Jump to content
  • Welcome to the eG Forums, a service of the eGullet Society for Culinary Arts & Letters. The Society is a 501(c)3 not-for-profit organization dedicated to the advancement of the culinary arts. These advertising-free forums are provided free of charge through donations from Society members. Anyone may read the forums, but to post you must create a free account.

Sign in to follow this  
Fat Guy

Loft

Recommended Posts

Angelo Sosa -- formerly involved in Yumcha, Jean Georges, Spice Market, Buddakan and others -- has recently taken over the kitchen (his title is "consulting chef") at Loft, the year-old restaurant on Columbus Avenue between 84th and 85th Streets. The restaurant opened with little culinary interest, but has hired Sosa in an attempt to go in a new direction.

Sosa's presence at an Upper West Side (really the Upper West Side, not the Midtown North extension that includes Time Warner, Jean Georges and Picholine) restaurant made me take notice. I recently accepted an invitation to a tasting of his new menu, and found the food to be boldly creative not just by the standards of its neighborhood but by the standards of any neighborhood in the world.

The restaurant is self-consciously downtown. It's supposed to evoke a SoHo or TriBeCa-type lounge space and it does. And there are a few dishes I tried that are worth a trip from downtown -- plus one that's worth a trip from Saturn.

Sosa has chosen to express himself with powerful spice combinations -- not spice as in heat (though there is heat in some dishes) but rather spice as in fenugreek, dill, mustard seed, mint and cumin. The primary set of flavors is Middle Eastern, though there are plenty of Asian influences (not surprising given Sosa's background and preferences) as well as general international and local components of the menu. Even the house-baked rolls that come out at the beginning of the meal are robustly spiced.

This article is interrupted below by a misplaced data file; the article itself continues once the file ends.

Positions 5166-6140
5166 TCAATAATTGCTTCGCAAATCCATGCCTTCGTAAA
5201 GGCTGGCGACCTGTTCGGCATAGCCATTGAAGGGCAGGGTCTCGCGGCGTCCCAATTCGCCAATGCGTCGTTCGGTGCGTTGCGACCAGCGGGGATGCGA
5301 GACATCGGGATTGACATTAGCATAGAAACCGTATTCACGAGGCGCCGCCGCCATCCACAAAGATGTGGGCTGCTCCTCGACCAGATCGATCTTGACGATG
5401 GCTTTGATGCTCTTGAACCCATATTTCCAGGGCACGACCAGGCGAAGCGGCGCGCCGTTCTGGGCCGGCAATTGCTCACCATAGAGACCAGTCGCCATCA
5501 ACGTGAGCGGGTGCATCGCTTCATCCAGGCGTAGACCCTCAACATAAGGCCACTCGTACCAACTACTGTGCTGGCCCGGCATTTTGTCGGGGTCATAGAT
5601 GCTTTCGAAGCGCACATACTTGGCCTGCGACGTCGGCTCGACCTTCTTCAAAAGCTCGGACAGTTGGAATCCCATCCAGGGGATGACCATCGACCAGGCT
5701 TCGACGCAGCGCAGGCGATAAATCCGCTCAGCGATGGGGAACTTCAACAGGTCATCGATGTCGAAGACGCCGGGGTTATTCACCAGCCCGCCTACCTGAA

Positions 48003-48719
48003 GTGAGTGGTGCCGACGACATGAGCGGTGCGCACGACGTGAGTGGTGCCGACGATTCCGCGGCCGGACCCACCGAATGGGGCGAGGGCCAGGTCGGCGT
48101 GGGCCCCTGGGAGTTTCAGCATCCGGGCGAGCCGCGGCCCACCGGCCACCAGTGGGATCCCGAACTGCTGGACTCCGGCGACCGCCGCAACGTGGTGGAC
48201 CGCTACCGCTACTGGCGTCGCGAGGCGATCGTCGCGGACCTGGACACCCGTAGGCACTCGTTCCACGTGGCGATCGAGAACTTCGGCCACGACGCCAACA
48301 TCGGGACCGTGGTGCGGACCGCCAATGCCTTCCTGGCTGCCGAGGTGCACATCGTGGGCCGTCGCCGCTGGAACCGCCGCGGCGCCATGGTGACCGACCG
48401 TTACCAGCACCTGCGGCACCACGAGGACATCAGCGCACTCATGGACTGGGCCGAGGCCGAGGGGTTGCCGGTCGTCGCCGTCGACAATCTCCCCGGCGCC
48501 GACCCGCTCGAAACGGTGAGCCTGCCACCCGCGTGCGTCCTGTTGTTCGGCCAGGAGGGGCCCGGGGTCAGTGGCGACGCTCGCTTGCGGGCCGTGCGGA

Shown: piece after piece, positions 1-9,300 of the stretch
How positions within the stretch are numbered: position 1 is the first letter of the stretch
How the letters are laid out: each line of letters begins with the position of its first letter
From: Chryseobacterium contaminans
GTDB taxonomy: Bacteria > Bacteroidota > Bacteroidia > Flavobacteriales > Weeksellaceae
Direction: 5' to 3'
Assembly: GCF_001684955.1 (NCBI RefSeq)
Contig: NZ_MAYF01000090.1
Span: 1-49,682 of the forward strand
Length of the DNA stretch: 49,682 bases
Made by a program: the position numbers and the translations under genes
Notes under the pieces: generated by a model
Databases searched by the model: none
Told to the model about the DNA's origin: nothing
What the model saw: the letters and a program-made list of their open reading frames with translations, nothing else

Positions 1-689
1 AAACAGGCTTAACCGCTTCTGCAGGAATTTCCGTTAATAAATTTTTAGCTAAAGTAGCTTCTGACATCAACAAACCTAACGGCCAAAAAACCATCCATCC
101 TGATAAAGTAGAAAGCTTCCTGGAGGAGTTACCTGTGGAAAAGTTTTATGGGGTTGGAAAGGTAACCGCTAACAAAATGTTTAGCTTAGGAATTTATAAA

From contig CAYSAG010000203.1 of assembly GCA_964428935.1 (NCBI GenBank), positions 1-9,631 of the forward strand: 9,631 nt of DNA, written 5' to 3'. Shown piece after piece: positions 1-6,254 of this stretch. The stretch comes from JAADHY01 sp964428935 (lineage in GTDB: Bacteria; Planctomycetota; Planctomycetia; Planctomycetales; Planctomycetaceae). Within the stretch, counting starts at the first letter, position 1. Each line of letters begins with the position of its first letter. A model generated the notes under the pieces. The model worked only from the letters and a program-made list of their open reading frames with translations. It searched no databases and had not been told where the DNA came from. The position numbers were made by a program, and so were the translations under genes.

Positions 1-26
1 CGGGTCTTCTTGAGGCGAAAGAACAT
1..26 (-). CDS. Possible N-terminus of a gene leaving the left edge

The best dish on the menu comes in a square, squat Mason jar. It contains poached lobster and an egg (from the Union Square greenmarket) in a fresh mace (not sure I'd ever had fresh mace before) and fenugreek broth scented with a little soy sauce and Thai chili. The broken egg yolk runs into the broth and around the lobster chunks to form a luscious sauce. It's incredible -- one of the best dishes I've sampled in 2006 at any restaurant. It's $30, which may be a high price for the neighborhood (that's near the upper end of the range for the Loft menu) but is low for an haute-cuisine dish of this quality.

The other two items I felt were really extraordinary are both from the $80 four-course Wagyu/hookah menu: First, a Taiwanese egg (infused, hard-cooked and peeled), served in a broth of chicken stock with pancetta, star anise, cardamom and "Saigon cinnamon." Once you eat the egg, you drink the broth like tea. I could easily imagine dropping in and having one of these at the bar as a fortifying winter hot beverage -- not that it's offered that way (though one could ask I suppose). Second, a Wagyu steak (I've seen a few menus with different cuts, the one I had was a ribeye) crusted with four different peppers (black Madagascar peppercorns, Turkish peppercorns, chipotle peppers and white peppercorns) and Himalayan rock salt. According to the printed menu those two items are served together, as course number three on the hookah menu.